by Robert Gibson
All eyes turned to a space near the wall opposite the throne, where a strange captive creature rested its distended bulk upon a massive wicker pedestal.
The vrell was a filmy, hydrous globe about seven yards in diameter, with octuple cancroid antlers or limbs growing from its summit. In appearance it seemed as vulnerable as a bloated dew-drop, and indeed it was so heavy that it could not move itself even under the light gravity of Yyu; nevertheless it possessed a toughness unequalled by any of the native denizens of either Yyu or of Urom. With its brethren it had originated on some far clump of asteroids, and over the ages the vrells had scattered across space, some falling upon Yyu, some upon Urom and some, doubtless, upon other worlds.
Vrells were few in number, and did not reproduce; the lifetime of an individual was coterminate with the lifetime of the species. Their rarity and uniqueness extended to the quality of their mental life: their minds, if they had minds, were inaccessible to the Yyr. And yet, by accident, something extremely useful had been discovered about them: they could be used for long-distance communication. Each vrell existed in some kind of telepathic contact, or perhaps merely a synchronous subetheric resonance, with at least one other vrell. And the way in which this force worked was such as to provide the owners of these creatures with something of a telephone service.
Now in the throne-room of Atth the vrell’s argentiferous skin became tinted with a pink flush of auditory ignition, and the voice of Pihinxin, King of Palabaraz, spoke from across the breadth of Yyu:
“Have you returned home, O Vaphru? I require you to answer.”
Vaphru spoke back, briefly and simply. And her words entered the vrell and issued forth from the other vrell almost three thousand miles away in the palace of Pihinxin: “Yes, I am here.”
Pihinxin questioned her further:
“Why did you turn back, why did you not complete your journey to Palabaraz, why have you thus disturbed the arrangements which I have made for your nuptials with Zdrarph?”
The young Queen of Atth was silent at the words of her guardian and overlord, for never before had she defied his sagacity and power – the prestige by which he had gained influence over Atth during her minority.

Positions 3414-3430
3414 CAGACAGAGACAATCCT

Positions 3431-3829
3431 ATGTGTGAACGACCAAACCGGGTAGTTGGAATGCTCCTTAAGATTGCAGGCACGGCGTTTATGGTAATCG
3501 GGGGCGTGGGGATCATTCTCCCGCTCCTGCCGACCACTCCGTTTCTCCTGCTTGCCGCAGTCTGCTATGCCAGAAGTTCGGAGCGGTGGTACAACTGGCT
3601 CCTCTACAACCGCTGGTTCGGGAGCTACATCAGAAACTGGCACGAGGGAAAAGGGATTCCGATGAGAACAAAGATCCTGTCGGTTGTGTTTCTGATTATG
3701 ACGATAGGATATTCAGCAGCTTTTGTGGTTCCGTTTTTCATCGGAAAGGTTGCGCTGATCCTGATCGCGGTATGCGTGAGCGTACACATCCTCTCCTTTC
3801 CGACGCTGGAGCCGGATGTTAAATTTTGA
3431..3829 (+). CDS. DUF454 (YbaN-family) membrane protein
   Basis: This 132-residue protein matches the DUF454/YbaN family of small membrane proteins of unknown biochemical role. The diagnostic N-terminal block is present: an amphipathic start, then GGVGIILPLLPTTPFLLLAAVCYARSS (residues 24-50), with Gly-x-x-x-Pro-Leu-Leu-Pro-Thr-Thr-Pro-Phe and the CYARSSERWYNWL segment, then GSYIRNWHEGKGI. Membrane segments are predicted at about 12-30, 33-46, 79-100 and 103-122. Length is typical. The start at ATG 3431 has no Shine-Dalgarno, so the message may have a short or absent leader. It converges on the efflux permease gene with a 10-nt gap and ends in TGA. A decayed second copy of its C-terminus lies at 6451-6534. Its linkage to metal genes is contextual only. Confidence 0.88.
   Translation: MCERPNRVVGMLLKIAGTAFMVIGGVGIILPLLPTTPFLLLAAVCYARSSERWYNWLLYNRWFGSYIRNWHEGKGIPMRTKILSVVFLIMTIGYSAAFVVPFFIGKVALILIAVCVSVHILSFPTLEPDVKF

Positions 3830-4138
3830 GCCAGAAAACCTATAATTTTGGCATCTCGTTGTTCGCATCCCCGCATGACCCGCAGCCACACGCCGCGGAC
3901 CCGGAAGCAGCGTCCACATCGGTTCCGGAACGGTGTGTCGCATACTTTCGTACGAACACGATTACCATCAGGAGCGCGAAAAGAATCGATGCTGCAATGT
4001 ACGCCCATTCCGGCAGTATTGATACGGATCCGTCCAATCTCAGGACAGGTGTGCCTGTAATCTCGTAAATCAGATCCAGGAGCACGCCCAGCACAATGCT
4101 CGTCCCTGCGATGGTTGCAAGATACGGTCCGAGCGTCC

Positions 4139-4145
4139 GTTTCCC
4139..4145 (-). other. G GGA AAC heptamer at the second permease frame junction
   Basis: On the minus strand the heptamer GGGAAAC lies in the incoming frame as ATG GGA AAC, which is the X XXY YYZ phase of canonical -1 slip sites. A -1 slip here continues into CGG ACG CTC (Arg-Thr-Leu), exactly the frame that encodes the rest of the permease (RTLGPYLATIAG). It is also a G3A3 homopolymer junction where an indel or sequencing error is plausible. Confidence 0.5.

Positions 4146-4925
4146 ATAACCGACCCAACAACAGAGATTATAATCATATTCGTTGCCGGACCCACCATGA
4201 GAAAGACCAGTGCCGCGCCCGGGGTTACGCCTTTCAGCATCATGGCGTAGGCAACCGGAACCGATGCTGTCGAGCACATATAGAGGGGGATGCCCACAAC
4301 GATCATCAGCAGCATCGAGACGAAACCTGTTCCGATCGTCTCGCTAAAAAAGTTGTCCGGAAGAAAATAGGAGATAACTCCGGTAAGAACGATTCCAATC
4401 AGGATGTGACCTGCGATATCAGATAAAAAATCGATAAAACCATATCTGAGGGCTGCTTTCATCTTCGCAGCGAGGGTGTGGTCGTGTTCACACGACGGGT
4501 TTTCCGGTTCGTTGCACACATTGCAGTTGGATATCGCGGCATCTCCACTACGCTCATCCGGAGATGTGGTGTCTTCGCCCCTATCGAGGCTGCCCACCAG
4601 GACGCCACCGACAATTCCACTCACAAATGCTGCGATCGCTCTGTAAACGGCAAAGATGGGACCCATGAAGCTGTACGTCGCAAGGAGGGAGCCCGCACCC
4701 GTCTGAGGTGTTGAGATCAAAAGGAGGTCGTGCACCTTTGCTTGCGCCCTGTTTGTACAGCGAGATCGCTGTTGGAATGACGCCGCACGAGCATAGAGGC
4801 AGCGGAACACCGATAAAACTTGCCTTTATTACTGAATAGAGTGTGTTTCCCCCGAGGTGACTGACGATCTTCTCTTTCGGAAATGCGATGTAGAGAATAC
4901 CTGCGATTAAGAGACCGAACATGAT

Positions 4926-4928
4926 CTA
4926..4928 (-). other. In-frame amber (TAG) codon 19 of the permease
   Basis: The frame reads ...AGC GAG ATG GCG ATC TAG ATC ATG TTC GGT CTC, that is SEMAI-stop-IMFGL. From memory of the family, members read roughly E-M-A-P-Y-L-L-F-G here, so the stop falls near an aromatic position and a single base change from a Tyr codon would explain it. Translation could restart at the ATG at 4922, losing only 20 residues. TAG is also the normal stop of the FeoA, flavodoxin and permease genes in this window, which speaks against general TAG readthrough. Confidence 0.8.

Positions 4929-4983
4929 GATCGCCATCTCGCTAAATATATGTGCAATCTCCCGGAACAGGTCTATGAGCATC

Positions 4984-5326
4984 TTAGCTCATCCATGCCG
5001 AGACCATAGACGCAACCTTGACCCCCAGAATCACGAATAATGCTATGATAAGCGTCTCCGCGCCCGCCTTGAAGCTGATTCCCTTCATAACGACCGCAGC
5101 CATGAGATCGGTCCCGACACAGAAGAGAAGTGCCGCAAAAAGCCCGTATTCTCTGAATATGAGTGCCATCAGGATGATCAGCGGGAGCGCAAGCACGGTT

Before she could formulate an answer, Dzhaoo, her consort, deemed this as good a moment as any to assert his own status. Speaking at the vrell, he declared:
“The nuptials of Vaphru are completed, and she has become of age. We invite you, O Pihinxin, to visit us, to celebrate this felicitous occasion.”
“Whose voice is that?” demanded the portentous voice from the vrell.
“Dzhaoo, King-Consort of Atth.”
The silence of dumbfoundment reigned for some moments over the ether-link from city to city.
The fact that the Queen of Atth had acted independently was outrageous enough; but to hear her Consort speak with a recognizable commoner’s voice put the matter beyond the pale of what was endurable...
Pihinxin finally demanded: “Is this true, O Vaphru?”
“Then,” said the Palabarazan, “you and your city are forfeit to me. What is done cannot be nullified; no terms will be offered; my swarm and those of my allies will compel Atth to unconditional surrender.”
The words of doom echoed in the cavernous central chamber of Atth. The vrell lost its roseate sheen and returned to quiescence.
The threat of destruction – for such it was, since the Atthans’ collective civic consciousness preferred annihilation to surrender – was transmitted all over the city, spreading a wave of shock which was followed by a fatalistic sentiment of obedient fortitude on the part of the common people. Those lowly beings comprehended the situation to the limited extent required of their status; their nerves suffered twinges of sorrowful dread as they awaited orders from their rulers, who felt keener emotions: the barbs of conscience, of acuter awareness. Dzhaoo in particular too upon himself the agonizing responsibility for what had occurred.
Vaphru in a sense concurred with this condemnation, by entrusting him with the defence of the realm. “I have risked all for you,” she told him; “I will therefore trust you to the last.”
News soon came that the swarms led by Pihinxin were on the wing. Virtually an entire hemisphere had gathered in enmity to Atth. Dzhaoo, hardening his heart against the lancinating pangs of remorse, reminded himself that he had known what would happen, and that he was in the right. He sent messages to neutral swarms, warning them of the global designs of Pihinxin, and entreating the as-yet-uncommitted rulers to band together with Atth to preserve their liberty before it was too late. All these emissaries were unsuccessful.
Time was running out, the attack was closing in, and Dzhaoo was finally impelled to take a step which he had anticipated with hesitancy and dread.
He took sole possession of the throne-room, dismissing all the courtiers and attendants, while Vaphru was elsewhere occupied with the inspection of the city’s fortifications.
As soon as he was quite alone except for the vrell, he faced that globular being, and sprayed it with a special concoction which served to ignite the creature’s resonance with a vrell upon the surface of Urom.
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